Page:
Politics

End Sexual Violence in Conflict: Slow steps towards progress

By Jude Wanga

Last week’s End Sexual Violence in Conflict Summit saw dignitaries from 155 nations descend on London’s ExCel Centre.  A magnificent effort from both Angelina Jolie and Foreign Secretary William Hague, the four-day summit highlighted the atrocities and dangers that women (and indeed, men and boys) face in conflict times. The event’s fringe was fantastic, with incredible collections of artwork beautifully complimented by engaging and emotional discussions, as well as innovative and powerful theatre discussions.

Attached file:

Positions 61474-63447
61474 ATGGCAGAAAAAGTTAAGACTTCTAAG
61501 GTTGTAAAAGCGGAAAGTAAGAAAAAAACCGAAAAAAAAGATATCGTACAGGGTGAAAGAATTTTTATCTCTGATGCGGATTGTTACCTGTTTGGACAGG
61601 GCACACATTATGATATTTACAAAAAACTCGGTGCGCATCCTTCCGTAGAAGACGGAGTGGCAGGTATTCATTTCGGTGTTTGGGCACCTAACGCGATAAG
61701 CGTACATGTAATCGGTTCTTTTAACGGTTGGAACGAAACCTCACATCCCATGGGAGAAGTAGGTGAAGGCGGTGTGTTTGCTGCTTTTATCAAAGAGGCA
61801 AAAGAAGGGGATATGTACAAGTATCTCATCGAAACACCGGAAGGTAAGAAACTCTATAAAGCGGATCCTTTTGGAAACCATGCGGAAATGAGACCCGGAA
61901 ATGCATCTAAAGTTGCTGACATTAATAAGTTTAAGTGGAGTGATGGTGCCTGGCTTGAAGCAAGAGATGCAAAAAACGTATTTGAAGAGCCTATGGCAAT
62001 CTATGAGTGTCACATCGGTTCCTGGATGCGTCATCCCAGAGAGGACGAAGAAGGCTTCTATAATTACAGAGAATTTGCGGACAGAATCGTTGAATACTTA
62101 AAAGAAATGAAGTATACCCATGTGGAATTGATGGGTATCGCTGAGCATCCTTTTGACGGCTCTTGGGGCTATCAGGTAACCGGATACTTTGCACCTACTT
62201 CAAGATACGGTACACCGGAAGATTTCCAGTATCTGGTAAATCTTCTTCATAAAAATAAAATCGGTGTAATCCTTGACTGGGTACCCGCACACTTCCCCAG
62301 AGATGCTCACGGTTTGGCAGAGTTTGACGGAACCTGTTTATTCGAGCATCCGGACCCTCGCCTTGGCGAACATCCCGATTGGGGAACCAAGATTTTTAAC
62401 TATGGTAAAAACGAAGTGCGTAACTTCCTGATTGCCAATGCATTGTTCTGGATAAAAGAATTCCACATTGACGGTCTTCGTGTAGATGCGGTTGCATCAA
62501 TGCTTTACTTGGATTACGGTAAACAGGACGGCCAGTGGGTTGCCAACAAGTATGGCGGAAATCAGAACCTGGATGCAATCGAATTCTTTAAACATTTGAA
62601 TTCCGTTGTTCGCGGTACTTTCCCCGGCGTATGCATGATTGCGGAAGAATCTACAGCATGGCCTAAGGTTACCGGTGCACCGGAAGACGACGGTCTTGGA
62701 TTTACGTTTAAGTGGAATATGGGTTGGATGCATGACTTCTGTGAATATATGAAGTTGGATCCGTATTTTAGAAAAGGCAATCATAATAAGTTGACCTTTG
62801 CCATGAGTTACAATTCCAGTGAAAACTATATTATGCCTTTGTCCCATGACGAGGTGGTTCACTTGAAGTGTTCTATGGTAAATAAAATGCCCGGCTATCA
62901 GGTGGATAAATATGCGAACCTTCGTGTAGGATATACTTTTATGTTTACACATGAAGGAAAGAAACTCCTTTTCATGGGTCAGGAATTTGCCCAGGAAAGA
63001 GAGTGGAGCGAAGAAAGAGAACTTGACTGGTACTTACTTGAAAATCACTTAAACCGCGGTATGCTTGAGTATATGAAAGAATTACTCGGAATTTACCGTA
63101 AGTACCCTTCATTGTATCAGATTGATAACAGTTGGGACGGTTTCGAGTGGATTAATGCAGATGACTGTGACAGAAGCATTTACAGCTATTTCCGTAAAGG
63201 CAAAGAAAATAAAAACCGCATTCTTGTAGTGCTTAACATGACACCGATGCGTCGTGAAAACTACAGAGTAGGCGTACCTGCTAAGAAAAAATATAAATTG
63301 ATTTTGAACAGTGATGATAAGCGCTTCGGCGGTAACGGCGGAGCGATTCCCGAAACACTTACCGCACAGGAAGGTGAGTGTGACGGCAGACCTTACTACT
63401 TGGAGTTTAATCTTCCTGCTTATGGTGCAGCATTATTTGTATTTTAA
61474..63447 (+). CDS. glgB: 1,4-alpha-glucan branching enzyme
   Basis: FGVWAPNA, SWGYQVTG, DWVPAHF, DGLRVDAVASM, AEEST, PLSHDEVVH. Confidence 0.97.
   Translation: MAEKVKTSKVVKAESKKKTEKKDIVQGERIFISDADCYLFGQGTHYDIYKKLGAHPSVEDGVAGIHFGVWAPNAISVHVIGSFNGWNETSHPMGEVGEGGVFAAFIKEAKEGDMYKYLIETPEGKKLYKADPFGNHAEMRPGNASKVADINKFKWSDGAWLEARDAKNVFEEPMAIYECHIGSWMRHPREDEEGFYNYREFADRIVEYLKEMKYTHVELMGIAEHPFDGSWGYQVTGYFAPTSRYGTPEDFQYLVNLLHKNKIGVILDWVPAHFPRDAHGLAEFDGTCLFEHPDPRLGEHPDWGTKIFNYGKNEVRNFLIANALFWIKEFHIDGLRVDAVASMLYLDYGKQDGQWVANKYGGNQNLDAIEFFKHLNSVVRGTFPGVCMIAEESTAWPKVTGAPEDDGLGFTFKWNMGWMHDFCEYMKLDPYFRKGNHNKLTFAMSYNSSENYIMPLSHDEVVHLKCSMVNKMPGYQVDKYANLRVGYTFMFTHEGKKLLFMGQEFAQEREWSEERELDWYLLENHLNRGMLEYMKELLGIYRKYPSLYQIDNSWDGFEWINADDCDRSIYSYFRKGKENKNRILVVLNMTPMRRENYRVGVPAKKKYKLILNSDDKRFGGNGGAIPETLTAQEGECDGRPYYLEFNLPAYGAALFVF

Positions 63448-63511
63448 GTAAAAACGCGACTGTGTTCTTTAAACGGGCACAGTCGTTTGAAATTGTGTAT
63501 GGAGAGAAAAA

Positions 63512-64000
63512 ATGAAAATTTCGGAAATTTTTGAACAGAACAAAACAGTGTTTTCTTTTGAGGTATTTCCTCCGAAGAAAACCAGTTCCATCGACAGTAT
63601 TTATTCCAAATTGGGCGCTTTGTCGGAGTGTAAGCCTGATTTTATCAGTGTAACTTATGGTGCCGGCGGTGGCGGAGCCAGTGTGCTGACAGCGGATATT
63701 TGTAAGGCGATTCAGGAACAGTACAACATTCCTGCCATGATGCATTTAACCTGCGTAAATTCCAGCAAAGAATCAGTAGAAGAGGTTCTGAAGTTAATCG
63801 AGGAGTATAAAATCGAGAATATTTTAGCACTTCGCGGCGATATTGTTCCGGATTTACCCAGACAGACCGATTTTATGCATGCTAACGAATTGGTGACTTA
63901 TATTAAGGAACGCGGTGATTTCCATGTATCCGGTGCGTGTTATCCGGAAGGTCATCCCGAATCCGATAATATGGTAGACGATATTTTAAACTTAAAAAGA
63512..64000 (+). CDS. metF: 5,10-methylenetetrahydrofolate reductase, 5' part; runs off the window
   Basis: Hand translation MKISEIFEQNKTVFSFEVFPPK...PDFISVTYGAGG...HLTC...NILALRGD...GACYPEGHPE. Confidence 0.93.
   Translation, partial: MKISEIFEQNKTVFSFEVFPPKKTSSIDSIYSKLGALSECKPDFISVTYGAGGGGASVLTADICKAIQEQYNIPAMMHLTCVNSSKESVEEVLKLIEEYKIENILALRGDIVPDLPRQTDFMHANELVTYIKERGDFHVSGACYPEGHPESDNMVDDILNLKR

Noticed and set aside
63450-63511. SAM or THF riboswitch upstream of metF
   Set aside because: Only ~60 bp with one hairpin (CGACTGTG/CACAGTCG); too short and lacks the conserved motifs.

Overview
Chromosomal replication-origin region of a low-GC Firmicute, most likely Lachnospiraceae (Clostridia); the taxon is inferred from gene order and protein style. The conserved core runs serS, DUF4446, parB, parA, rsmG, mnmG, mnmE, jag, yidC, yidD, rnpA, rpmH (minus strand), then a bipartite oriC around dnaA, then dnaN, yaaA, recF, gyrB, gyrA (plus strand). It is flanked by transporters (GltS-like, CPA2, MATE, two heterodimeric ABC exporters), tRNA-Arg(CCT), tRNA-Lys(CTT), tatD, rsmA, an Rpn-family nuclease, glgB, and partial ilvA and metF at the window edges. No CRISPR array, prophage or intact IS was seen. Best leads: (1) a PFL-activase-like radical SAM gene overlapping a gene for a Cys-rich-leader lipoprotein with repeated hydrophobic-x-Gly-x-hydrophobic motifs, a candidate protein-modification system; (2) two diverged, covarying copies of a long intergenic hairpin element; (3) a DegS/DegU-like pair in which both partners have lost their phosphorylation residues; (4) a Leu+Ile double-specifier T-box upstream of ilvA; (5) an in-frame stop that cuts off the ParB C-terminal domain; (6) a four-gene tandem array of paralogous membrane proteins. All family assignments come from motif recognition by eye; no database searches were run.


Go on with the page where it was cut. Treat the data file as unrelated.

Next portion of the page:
I was moved to tears by Save the Children’s performance highlighting the stories of three very different girls, all affected by rape. I could not help but be inspired listening to Congolese gynecologist, Dr Denis Mukwege speak on how his resolve to end sexual violence in conflict only grew following the assassination attempt on his life in 2012. There were also some incredibly painful testimonies that will stay with me for some time. Hague and Jolie are to be commended for successfully getting the world to momentarily sit up and take notice of a humanitarian issue long accepted as a just another byproduct of war.